Tehran – A young Sunni soldier has become a national hero in Shia-majority Iran after being mutilated while trying to save a stray dog trapped in a minefield.
The story of Mohammad Bakhtar, 19, has gone viral in the country, with supportive tweets and photos pouring in since the incident at an Iranian military base last month.
On the freezing afternoon of December 17, Bakhtar noticed the dog caught in barbed wire around a minefield near an ammunition depot. Hearing the dog’s plaintive cries, Bakhtar rushed over to free the injured animal – and seconds later, a mine exploded, shattering his right leg.
“I was standing at my post that day … I heard the poor dog moaning non-stop,” Bakhtar told Al Jazeera. “I knew that it was a minefield, but I couldn’t reach the poor dog. Finally, I finally put my right foot to the other side of the barbed fence to release the dog. As soon as he ran, [the mine exploded].”
Doctors in the northwestern city of Tabriz attempted for hours to reattach Bakhtar’s leg, but their efforts were unsuccessful.
Although Tabriz has a history of ethnoreligious conflict dating back to the Ottoman Empire and, today, maintains a significant Shia majority, thousands of people from all walks of life, including local officials, queued up outside the hospital to pay tribute to the young Sunni soldier. Photos of Bakhtar inside the hospital, and later arriving to a hero’s welcome in his hometown of Marivan, were shared widely on the Telegram messenger app throughout the country.
“I salute this young soldier as the symbol of honour and bravery, and wish the Middle East had many like him as a panacea for long-existing problems,” one girl from Tehran tweeted.
Cyclist Kamal Rastkhani said that he had travelled more than 300 kilometres in snow and freezing weather to pay homage to Bakhtar “as the symbol of love for God’s creatures”.
Others have called for Bakhtar to receive insurance and a new job, while Vice President Masoumeh Ebtekar, who heads the Environmental Protection Organisation (EPO), called Bakhtar personally and publicly praised him as “a source of honour and pride for every Iranian”.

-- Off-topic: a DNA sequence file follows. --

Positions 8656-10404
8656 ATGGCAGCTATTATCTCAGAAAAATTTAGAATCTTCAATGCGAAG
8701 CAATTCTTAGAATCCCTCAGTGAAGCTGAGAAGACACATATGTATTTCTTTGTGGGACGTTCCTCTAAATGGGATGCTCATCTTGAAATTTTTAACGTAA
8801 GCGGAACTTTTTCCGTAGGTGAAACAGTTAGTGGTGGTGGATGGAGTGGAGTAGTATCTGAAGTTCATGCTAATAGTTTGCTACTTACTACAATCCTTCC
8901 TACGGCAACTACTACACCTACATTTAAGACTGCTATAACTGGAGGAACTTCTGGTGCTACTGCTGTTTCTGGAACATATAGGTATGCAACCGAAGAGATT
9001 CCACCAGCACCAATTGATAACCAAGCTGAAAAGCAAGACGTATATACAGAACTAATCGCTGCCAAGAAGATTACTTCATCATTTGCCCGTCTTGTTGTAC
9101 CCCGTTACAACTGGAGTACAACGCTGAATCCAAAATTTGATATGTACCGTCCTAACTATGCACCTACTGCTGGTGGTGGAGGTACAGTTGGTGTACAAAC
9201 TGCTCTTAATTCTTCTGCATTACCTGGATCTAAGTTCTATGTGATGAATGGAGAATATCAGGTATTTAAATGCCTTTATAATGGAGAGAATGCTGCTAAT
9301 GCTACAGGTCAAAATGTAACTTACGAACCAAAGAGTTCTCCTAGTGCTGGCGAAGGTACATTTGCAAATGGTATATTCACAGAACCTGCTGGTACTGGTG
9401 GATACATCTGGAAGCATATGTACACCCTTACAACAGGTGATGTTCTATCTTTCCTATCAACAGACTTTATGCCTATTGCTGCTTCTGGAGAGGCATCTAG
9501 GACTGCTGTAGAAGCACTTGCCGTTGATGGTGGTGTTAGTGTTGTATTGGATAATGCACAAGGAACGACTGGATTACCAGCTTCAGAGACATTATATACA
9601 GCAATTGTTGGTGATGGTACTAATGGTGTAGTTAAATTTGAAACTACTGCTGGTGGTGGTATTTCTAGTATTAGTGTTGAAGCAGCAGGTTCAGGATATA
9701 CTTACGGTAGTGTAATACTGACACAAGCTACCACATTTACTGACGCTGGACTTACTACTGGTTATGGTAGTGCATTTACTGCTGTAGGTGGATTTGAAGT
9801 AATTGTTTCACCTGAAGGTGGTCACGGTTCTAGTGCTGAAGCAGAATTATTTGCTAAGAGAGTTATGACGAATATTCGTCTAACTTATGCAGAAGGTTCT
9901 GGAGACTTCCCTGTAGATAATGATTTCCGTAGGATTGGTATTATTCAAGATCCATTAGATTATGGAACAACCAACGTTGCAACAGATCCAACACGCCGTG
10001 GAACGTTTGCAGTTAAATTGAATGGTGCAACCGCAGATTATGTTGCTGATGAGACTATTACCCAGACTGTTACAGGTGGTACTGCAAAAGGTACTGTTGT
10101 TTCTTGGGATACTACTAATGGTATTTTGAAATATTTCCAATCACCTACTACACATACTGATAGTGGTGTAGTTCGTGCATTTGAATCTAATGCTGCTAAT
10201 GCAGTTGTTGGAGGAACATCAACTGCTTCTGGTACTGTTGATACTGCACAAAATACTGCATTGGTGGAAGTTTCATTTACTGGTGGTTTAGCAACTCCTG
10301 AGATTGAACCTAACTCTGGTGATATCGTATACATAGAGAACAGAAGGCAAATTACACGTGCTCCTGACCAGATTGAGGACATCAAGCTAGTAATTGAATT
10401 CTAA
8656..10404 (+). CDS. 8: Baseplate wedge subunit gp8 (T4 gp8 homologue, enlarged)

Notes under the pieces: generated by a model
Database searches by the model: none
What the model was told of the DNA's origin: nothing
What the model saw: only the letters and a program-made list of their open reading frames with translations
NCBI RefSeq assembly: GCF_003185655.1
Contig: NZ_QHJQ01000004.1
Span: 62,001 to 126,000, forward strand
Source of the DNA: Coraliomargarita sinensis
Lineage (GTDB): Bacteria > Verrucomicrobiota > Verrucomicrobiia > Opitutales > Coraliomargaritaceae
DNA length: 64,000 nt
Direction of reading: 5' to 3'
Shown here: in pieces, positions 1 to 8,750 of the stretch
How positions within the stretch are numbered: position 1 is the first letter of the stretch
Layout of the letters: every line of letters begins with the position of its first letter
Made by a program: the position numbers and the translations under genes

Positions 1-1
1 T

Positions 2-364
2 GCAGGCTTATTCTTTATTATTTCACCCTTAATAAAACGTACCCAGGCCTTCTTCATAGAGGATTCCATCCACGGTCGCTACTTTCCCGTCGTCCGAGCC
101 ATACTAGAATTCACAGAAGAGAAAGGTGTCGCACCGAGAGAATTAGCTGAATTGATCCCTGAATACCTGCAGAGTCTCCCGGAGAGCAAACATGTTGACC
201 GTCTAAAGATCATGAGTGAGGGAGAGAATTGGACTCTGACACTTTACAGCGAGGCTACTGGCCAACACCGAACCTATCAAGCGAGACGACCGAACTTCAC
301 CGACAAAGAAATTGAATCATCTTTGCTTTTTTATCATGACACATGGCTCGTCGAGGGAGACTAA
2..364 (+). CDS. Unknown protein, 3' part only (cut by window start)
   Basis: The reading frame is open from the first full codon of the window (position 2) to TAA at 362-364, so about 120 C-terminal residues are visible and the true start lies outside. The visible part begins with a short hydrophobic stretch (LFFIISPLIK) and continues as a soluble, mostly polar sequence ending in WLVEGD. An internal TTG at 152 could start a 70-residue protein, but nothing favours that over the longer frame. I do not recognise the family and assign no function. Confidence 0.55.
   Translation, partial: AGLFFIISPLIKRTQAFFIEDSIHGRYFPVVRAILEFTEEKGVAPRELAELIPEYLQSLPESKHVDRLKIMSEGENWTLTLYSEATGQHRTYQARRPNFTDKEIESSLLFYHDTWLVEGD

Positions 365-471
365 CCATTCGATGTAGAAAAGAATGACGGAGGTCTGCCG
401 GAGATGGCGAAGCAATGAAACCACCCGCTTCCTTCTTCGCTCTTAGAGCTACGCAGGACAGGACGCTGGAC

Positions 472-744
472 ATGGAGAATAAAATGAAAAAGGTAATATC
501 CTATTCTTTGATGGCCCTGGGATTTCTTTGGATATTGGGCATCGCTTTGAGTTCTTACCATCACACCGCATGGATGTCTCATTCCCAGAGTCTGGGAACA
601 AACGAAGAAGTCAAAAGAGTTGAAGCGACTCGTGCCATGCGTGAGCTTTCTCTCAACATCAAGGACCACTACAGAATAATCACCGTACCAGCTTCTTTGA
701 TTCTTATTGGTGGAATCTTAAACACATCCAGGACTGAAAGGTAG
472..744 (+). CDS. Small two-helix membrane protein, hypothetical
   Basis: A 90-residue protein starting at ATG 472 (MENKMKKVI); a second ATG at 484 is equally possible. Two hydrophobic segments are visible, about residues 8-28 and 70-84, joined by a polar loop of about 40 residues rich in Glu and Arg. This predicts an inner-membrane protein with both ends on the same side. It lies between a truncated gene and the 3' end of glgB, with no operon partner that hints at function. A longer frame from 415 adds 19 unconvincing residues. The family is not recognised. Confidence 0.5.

Ebtekar has reportedly offered Bakhtar a job in the EPO, which he has responded to with enthusiasm, saying this would allow him to fulfil a “childhood dream” by working close to nature.
In a telephone interview after his arrival back in Marivan last week, Bakhtar told Al Jazeera that he did not regret his actions on that December afternoon.
“I was in pain, but it gave me a very good feeling that thousands of people came to the hospital to visit me,” he said, noting that if he saw the dog in that condition again, he would do exactly the same thing.
“I love animals. I love nature,” Bakhtar added, noting that he grew up in a small village on the outskirts of Marivan, where his family raised cattle and had a dog. When they moved to the city, he missed the pastoral life, he said.
“I didn’t have any chance to keep my dog in the city anymore,” he said. “I went to high school and worked in the wood-working and carpentry workshop – very different from the way we lived in that beautiful village.”
Upon returning to Marivan last week, Bakhtar was welcomed with much fanfare, including wreaths, flowers and banners printed with messages such as: “You are the hero!” and “Welcome back, brave soldier.”
Bakhtar’s older brother, Atta, 29, said that he was sorry for the pain his brother had experienced, but also proud.
“I can recall dozens of times that he had battled for our cattle and his own dog. He’s so special,” Atta told Al Jazeera.
“Mohammad was halfway through with his 24-months military service,” Atta added. “Maybe this is a blessing in disguise for Mohammad to get back to nature and the way he loved to live all his life.”